Nov. 20, 2014
Patricia Doxsey, Daily Freeman
TOWN OF ULSTER >> An unabashed dog lover, Ken Wishnick found himself becoming upset every time he saw a television commerical depicting abandoned, abused animals left to languish unloved in a shelter.
But the Ulster County legislator and owner of a rescue dog of his own didn’t want to just send a check.
“I decided I wanted to do something,” said Wishnick. “I wanted to help dogs that are abused or abandoned find good homes.”
A few months ago, the New Paltz resident teamed up with Bob Fagan, the owner of USIA Video and the public access director for New Paltz, to create a show featuring the dogs of the Ulster County SPCA waiting for their “forever homes.”
Called “Rescue Me,” the-half-hour segment, filmed monthly at the Weidy Road shelter off Sawkill Road in the town of Ulster, features four dogs available for adoption at the SPCA, and offers tips from veterinarians, a dog trainer, and others about animal care.
A segment in October featured Nathan, a two-year-old pit bull terrier, Mary Jane, a seven-year-old beagle, Earth, a three-month old mixed breed puppy, and Dutchess, a nearly three-year-old Mastiff.
The segment also featured a piece on canine dental care and dog walking.
“It’s very positive, it allows us to showcase our animals in a form that their not usually seen,” said Adam Saunders, executive director of the Ulster County SPCA.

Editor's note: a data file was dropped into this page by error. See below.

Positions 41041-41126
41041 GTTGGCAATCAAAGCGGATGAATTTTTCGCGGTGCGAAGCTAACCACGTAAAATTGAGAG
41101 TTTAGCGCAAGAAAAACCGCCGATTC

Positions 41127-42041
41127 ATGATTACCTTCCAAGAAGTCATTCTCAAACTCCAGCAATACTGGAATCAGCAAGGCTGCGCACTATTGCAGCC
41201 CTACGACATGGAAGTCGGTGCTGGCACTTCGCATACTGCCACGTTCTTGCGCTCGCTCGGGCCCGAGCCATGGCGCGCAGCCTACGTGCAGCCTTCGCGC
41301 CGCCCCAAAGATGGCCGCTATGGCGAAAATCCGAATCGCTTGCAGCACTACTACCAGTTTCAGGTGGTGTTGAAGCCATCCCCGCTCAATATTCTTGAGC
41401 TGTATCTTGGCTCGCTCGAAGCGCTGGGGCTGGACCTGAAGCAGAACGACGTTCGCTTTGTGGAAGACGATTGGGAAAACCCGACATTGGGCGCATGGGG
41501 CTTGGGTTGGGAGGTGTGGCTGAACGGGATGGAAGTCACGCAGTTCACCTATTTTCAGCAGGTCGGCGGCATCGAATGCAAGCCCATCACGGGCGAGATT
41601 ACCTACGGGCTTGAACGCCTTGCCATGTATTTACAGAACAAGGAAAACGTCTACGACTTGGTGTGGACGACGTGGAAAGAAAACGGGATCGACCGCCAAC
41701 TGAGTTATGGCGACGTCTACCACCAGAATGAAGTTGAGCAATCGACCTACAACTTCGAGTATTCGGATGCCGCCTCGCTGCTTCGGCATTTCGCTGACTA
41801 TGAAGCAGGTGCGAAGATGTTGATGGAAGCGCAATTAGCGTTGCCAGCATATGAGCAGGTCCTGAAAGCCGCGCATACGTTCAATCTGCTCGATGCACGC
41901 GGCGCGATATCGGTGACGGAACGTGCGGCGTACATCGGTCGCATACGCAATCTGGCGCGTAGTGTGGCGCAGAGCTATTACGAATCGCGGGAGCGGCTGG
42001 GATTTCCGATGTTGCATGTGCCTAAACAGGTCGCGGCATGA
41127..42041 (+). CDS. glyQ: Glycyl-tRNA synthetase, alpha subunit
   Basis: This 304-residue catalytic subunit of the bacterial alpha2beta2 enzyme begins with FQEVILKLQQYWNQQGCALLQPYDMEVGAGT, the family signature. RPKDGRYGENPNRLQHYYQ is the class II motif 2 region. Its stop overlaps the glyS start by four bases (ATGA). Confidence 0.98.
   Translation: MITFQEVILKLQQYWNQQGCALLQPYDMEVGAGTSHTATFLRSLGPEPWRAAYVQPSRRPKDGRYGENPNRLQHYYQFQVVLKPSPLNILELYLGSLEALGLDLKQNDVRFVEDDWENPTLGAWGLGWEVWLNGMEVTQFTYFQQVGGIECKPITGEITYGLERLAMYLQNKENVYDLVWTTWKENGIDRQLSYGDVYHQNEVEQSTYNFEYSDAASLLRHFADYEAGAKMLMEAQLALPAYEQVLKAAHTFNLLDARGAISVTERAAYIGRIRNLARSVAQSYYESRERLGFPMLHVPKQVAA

As a result of the October showing, Mary Jane and Earth were both adopted, shelter officials said.
In fact, since the first show, 12 of the 16 dogs featured have found their forever homes.
Nathan and Dutchess were among 12 dogs recently available for adoption.
As of October, the shelter was housing another 50 or 60 dogs that were either waiting to be cleared by a veterinarian for adoption or were being held pending humane law enforcement proceedings against their owners.
“Rescue Me,” is aired multiple times each month on New Paltz public access television as well as other public access stations throughout Ulster County.
Additionally, the segments can be viewed online at saveadog.info.